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A patent medicine is a medicine which is designed to be sold directly to the public, with no prescription required. The term is generally used specifically to refer to the plethora of nostrums which flooded the market during the 18th and 19th centuries before being forced to undergo regulation in the early 20th century. Some patent medicines live on: Lydia Pinkham's Vegetable Compound, for example, and Vicks VapoRub. The vast majority, however, have vanished into obscurity due to tighter regulations on such compounds.
People have been formulating and selling treatments for various diseases for centuries, often with lavish advertising to increase sales of the product. The concept of a “patent medicine” arose in the 1600s, when favored producers of everything from soap to bread could receive “letters patent” from members of the nobility who regularly used the product. The “patent” in “patent medicine” was meant to refer to this practice, not to a literal patent or trademark.
Any number of things could be included in patent medicine, and in some cases these compounds were actually toxic, thanks to the addition of poisonous ingredients. Alcohol was commonly included as a preservative, and many patent medicines hyped exotic-sounding ingredients which may or may not have been included. Because such medicines could be extremely profitable, their formulations were carefully guarded, and consumers had no way of knowing what was inside.
Patent medicines are also sometimes referred to as nostrums. Some of the earliest examples of advertising come from campaigns related to patent medicine. Producers of these compounds would use everything from people dressed up as doctors to faked testimonials to promote their products, with some sending their medicines on tour in traveling medicine shows which included sideshow attractions and lectures about the efficacy of the compound being sold.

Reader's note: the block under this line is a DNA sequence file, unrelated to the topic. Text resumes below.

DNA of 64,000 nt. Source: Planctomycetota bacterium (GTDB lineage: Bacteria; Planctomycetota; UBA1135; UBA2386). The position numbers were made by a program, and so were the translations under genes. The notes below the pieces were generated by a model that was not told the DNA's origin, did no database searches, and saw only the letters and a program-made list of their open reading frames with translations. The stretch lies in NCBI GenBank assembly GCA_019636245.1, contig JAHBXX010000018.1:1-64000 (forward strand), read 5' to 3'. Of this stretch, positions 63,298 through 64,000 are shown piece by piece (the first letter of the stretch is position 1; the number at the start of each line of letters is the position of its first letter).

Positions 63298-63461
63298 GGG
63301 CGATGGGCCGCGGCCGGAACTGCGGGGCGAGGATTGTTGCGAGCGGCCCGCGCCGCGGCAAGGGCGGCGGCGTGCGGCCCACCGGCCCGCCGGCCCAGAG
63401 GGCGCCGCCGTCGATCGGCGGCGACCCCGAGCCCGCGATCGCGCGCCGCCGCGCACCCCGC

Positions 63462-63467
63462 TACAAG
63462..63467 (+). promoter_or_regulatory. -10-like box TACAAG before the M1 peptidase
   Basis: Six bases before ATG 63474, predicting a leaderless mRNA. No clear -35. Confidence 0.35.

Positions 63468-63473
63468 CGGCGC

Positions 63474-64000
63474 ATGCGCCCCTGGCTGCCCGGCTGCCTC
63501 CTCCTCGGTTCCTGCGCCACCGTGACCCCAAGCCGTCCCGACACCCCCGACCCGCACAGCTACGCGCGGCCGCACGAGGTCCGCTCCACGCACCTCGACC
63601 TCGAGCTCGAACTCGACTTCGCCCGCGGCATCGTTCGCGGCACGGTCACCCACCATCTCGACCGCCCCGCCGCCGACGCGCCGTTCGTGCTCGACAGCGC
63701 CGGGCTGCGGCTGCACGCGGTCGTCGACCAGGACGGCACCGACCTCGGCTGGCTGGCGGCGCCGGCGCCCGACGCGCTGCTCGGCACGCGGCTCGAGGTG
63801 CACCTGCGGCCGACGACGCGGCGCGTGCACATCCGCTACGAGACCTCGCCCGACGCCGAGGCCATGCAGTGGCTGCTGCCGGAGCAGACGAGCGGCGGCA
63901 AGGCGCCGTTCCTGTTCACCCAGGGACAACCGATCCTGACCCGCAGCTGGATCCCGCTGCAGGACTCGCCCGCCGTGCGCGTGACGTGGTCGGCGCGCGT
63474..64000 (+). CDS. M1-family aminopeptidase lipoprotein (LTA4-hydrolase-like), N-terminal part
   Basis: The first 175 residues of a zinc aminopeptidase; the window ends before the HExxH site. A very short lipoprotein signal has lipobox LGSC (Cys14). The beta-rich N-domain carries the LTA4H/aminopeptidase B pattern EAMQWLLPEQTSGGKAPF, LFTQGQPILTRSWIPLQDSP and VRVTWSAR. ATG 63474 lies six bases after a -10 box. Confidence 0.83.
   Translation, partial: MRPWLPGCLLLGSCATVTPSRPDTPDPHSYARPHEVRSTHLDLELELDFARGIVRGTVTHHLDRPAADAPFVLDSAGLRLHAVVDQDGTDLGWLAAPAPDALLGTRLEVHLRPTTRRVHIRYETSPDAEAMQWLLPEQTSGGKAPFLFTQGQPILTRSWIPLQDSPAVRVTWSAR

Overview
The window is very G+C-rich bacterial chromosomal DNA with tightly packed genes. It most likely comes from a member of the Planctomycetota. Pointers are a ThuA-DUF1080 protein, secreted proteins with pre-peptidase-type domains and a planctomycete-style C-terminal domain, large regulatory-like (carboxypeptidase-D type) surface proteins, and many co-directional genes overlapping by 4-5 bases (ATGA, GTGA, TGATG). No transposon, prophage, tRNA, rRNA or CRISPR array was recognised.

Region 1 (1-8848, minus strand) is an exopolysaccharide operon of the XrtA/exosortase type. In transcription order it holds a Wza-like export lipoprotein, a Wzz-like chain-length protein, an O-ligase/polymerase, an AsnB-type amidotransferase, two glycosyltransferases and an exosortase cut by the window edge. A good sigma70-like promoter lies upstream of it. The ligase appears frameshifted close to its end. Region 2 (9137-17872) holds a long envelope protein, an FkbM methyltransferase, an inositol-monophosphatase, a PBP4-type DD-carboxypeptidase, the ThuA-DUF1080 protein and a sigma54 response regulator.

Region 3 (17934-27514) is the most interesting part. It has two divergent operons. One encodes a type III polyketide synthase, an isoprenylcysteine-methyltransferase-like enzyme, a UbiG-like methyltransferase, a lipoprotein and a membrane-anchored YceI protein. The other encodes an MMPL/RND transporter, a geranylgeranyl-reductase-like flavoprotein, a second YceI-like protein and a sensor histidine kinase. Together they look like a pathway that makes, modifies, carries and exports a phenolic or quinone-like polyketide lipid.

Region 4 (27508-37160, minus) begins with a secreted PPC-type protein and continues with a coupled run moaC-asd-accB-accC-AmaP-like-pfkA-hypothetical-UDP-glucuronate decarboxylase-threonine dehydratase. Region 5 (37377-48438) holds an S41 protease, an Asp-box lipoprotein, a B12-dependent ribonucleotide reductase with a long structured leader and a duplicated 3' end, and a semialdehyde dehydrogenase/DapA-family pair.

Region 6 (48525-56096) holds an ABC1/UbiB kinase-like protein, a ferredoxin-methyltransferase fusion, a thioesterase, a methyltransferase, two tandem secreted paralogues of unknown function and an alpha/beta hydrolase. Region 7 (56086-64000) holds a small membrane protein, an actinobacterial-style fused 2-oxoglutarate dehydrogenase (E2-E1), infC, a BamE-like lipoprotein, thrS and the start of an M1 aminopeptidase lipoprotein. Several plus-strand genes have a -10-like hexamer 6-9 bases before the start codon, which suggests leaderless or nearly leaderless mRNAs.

The effectiveness of patent medicines was often quite low, despite the high and mighty claims on the packaging. Such compounds were typically not subjected to any testing before being sold, with creators often including ingredients like quinine or menthol for a sharp “medicinal” taste to convince consumers that the medicine was good for them. Many of the conditions patent medicines claimed to treat, such as sore muscles and indigestion, often went away on their own, making it difficult to prove whether or not the medicine had caused the cure.
The patent medicine industry was big business, targeting people at all levels of society. In the early 1900s, however, journalists began to publish exposes on patent medicines, revealing the secret ingredients and expressing concern about the use of potentially dangerous ingredients. As a result, the public grew more aware of patent medicine scams, and several governments passed laws such as the Pure Food and Drug Act in the United States, which created government oversight over ingredients and advertising practices.
When looking through old newspapers, I'll see ads for patent medicines that are hilarious. They have wonderful ads for these things.
The ones that read, "For a young woman's delicate issues that cause ennui" always cracked me up. I could have used some of that stuff (50 percent alcohol) when I was having "delicate issues." I probably would have felt better.
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